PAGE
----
Masonry Connectors for Concrete Block Back-up Walls

NEWS FROM FERO

MASONPRO, INC. AND THE FAST™ MASONRY SYSTEM

POSTED: January 7, 2014

We are proud to announce that MasonPro, Inc. is working hard at getting several project converted to FAST™ brackets around the United States.

The mission of MasonPro, Inc is “to provide the highest quality selection of masonry specialty materials to the commercial, industrial, institutional and residential unit masonry markets. We pursue our mission by providing superior service and innovation at the most economical price.” This also reflects many of FERO CORPORATIONS values, which is one of the reasons we believe their choice to use the FAST™ SYSTEM was the correct choice.

The FAST™ (FERO Angle Support Technology) system was devised to meet a demand for building technology that offers fast, low-cost, and effective shelf angle installations. When compared to alternative offset shelf angle supports, such as gusset plates, theFAST™ system requires a fraction of the time to install and is proven to be more economical and buildable, and better performing. In fact, the supply and installaton cost for the FAST™ system is about 50% less than other support systems. With the FAST™ system, the size of the shelf angle remains the same, and the supporting brackets vary in size to accommodate a wide range of design cavity widths. The FAST™ system uses a 100 x 100 x 6 mm (4″ x 4″ x 1/4″) angle which is readily available from local suppliers, and less expensive than using larger non-standard angles.

FERO CORPORATION is proud to be part of MasonPro’s upcoming projects and we are looking forward to hearing more about them as they progress. Back to Top



Seismic

SEISMIC RISKS AND MASONRY STRUCTURES

POSTED: November 14, 2012

Various masonry associations on both sides of Canada/US border have worked to meet public safety issues in seismic structures and earthquake risks. In the last two years, we’ve seen both the region of Quebec and the Washington, DC area suffer earthquakes nearing magnitude 6. Other areas in the midwest US experienced seismic activity of varying degrees, and this has thrown into question the assumption that continental North America (with the exception of California and Mexico) is quite susceptible to earthquakes.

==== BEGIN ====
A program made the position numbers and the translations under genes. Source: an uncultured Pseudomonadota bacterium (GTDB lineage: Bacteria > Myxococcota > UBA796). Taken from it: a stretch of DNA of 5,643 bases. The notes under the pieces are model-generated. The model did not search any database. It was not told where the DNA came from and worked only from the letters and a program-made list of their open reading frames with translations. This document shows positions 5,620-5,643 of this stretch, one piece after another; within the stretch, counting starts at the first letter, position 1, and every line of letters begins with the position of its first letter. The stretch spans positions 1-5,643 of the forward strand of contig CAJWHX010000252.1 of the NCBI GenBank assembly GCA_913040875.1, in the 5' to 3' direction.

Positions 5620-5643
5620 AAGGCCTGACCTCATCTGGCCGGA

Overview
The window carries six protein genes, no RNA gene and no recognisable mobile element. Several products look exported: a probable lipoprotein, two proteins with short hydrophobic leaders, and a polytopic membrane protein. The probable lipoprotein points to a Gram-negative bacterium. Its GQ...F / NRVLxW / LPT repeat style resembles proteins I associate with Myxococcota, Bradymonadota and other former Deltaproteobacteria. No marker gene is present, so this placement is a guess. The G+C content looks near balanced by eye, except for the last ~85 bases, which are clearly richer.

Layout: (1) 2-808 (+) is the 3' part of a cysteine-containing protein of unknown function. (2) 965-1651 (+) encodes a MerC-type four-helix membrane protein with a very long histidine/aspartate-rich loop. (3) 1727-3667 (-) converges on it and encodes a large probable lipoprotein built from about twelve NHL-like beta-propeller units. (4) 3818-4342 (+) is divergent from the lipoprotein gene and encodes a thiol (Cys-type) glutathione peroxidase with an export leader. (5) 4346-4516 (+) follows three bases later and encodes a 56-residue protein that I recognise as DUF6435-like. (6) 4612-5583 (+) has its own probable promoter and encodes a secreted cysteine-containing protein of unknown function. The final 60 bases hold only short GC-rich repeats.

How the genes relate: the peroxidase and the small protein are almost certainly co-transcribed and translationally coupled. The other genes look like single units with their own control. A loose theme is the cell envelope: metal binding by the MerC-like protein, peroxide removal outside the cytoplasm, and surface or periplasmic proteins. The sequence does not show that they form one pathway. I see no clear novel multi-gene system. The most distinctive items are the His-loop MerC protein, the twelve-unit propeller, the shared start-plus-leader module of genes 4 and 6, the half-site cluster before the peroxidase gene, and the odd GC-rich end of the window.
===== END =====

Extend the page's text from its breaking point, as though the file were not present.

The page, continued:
Additionally, tremors over the last few years are being attributed to deep soil resource activity, and it appears that humans may be contributing to seismic movement on some level as we continue to pursue energy and resource possibilities throughout the continent.

Modern structures comply with building codes that were developed to standardize masonry structures, and these codes ensure that buildings in most cases suffer little to no damage during seismic incidents. However, older structures, that often lack reinforcement in cavity or masonry wall assemblies, are a reasonable concern for the construction industry, as many US cities on the eastern seaboard have thousands of old structures still in use. Studies have been launched looking into wood frame masonry walls and multi-wythe buildings addressing retrofit options that minimize risk and bring these structures into compliance with modern standards.

Although organizations like FEMA have released task force based studies exploring the risks in current seismic areas as recently as 2009, newer studies are looking further into areas that posed lower risks, understanding that many of these areas have been seen to be susceptible in the long term.